My niece and nephews also did well, with Molly getting a talking SpongeBob and doll accessories. My oldest nephew, Aubrey, received a remote control police car. My brother's other son, Brennen, got Hot Wheels equipment and a P-38 Lightning. [Editorial note: Tut-tutting about "war toys" will be printed and sent to people who housebreak Rottweiler puppies.] I bought the Lightning as a lark, largely because I tried to think what a four year old boy would find cool. The P-38 is very, very cool, and this toy includes a display stand and retractable landing gear. In a word, it's sweet. Brennen carried it around like it was a skin graft, which made his uncle quite happy. As to the rest of the largesse we bestowed, Mom got special print software to help her do her newsletters and art projects, as well as fabric paints, Dad received a three-foot high rolling tool box, my brother got a couple of DVDs, and my sister in law got a coffee maker upgrade (she downs almost as much coffee as I do). Maddie was pleased with all her gifts, and all of her cousins', too. We had to separate her from the presents she'd taken from the distraught Brennen. After that, there was peace in the valley.

My mother's tasty roast ostrich (read: steroid-addled turkey) caused the usual L-tryptophan coma, and therefore the afternoon included an unavoidable nap for the Prices. In fact, the only downside was a screw up caused by an unreliable local church schedule. The local parish announced an 11 am Mass on its billboard. As we were leaving at 10:45 on Christmas morning, we learned that the Mass was at 9am. The only blotch on an otherwise wonderful Christmas.

We hope you are having a blessed Christmas season. From all of us: Have a Happy New Year!

Monday, December 16, 2002

Happy Birthday, Mom!

Dale: She reliably informs me that she turned 29 today. Again. Technically, this makes me older than Mom, but no matter. Remarkable, that.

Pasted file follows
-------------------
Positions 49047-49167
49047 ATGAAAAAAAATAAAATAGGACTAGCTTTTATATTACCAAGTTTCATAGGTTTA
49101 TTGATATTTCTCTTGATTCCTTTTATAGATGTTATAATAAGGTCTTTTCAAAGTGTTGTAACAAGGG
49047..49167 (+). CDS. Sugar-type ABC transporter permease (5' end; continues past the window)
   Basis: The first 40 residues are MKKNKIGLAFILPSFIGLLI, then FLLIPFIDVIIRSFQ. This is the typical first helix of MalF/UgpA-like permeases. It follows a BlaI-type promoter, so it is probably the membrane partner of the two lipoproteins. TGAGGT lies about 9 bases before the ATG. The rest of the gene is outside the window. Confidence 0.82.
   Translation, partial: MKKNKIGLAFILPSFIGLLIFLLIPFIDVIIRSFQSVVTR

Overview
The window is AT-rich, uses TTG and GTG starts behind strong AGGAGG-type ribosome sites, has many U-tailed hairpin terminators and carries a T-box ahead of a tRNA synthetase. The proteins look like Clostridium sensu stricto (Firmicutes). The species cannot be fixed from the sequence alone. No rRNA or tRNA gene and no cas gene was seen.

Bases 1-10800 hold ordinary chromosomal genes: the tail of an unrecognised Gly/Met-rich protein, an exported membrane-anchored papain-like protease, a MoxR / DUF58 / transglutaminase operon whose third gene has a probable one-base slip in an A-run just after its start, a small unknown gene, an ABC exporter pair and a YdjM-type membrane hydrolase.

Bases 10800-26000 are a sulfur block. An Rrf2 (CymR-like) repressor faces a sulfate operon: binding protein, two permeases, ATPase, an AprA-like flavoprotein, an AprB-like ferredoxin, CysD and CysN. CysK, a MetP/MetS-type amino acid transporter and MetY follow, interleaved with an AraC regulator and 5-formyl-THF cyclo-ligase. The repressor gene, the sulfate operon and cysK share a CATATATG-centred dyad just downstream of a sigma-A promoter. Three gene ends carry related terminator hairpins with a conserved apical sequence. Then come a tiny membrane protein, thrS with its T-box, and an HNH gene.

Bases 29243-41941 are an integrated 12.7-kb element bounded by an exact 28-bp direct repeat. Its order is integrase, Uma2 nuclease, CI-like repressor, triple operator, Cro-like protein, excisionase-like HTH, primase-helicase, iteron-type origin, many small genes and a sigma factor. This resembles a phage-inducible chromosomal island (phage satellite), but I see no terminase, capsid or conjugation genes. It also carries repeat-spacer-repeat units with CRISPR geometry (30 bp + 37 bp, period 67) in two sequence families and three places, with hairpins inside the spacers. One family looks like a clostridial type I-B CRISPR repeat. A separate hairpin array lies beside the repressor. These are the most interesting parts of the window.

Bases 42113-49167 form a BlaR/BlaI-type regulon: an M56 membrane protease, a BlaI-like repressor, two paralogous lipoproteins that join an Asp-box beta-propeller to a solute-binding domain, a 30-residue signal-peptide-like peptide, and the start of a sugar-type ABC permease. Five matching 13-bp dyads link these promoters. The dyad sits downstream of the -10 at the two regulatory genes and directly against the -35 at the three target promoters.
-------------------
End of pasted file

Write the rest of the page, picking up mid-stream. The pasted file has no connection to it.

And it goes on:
After all, saying otherwise will get me killed and/or my Christmas gifts returned.
Obstatrics, Continued.

Dale: Ditto what Heather said. Next, as far as the problem with directly linking to this blog: take it up with Blogger. It's not like we programmed this monster.

On second thought, don't bother. I've tried.
New Parent Lesson No. 3,342

Dale: "Beware toddlers handing over unidentified items immediately after being asked."

Maddie gave me a nice squishy cat turd yesterday morning. There was no trace of regret on her smiling face.

Friday, December 13, 2002

I'm going to be calm about this and explain it slowly. Please be patient.
I am not a computer genius or even much of a novice. I can type well and sort of navigate the 'Net. I rely pretty much completely on my dear sweet husband to create the links from this blog to whatever site I mention--whether a book to purchase at Amazon, recent photo proofs of our family, whatever. He's shown me once and it went into the memory hole, so perhaps I ought to ask again.
I know what happens to the text when one bolds it, italicizes it, or uses it as a link. It turns orange for the last. For the anonymous(?) Nihil Obstat, they are not the same thing. Occasionally I have a title for my entries; those are in bold. Please, for the sake of the punctuation impaired, do not confuse them.

Thursday, December 12, 2002

Heather: I know a purchase we're making this weekend!
Some of you readers are parents, so please tell me if this means what I think it means.
Madeleine has been saying various words for quite a while. I made a list a while back and it was over two dozen, so that was impressive. Her most recent have been "stah" (star--yes, she knows it's on the top of the tree) and "poop." That she would say pretty much only when you're changing her diaper, whether she was poopy or not. There is a distinction between "poop" and "Pooh." She says the second P for diaper contents.
Anyway. This morning we're having breakfast together. She pauses from her Cheerios and sippy, makes her pooping face for a moment, then another. (You parents know what I'm talking about.) Then those big blue eyes look at me and she says, "Poop."
This is the first time such an event has happened.